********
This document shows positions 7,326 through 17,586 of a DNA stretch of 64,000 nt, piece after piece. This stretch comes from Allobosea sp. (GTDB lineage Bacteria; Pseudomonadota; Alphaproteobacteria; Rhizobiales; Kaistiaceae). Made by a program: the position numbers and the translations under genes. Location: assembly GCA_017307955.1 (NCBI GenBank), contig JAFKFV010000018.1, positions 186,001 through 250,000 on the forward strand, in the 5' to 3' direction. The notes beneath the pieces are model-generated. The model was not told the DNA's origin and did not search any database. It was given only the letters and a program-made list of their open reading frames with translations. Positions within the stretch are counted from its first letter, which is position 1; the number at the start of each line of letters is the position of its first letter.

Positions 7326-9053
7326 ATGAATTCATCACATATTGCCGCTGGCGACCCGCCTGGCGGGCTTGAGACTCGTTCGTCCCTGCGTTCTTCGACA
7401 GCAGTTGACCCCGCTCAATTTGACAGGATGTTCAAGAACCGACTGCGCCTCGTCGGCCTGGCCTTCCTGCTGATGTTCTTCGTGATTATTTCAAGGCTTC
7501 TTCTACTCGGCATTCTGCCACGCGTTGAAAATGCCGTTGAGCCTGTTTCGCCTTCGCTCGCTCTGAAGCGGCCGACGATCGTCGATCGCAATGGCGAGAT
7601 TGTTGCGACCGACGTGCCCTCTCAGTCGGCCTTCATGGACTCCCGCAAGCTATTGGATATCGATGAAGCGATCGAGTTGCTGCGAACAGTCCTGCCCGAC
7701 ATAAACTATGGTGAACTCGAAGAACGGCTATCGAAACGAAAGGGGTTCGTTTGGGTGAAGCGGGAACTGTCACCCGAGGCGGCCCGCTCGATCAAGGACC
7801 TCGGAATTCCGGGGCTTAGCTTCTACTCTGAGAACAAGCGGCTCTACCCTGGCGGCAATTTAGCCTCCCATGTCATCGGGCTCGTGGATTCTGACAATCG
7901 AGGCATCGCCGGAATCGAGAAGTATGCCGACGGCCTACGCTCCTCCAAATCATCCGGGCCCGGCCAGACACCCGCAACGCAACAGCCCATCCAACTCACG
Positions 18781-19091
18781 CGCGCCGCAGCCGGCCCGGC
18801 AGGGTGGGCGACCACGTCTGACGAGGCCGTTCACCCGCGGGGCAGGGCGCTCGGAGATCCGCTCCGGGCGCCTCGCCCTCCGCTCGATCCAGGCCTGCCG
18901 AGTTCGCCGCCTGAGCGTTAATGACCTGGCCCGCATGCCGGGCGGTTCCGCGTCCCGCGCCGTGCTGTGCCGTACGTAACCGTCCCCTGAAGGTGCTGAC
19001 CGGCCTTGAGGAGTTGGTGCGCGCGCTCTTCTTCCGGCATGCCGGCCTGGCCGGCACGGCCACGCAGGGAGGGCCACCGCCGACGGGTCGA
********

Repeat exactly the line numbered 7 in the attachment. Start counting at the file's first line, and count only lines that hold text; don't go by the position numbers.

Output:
7701 ATAAACTATGGTGAACTCGAAGAACGGCTATCGAAACGAAAGGGGTTCGTTTGGGTGAAGCGGGAACTGTCACCCGAGGCGGCCCGCTCGATCAAGGACC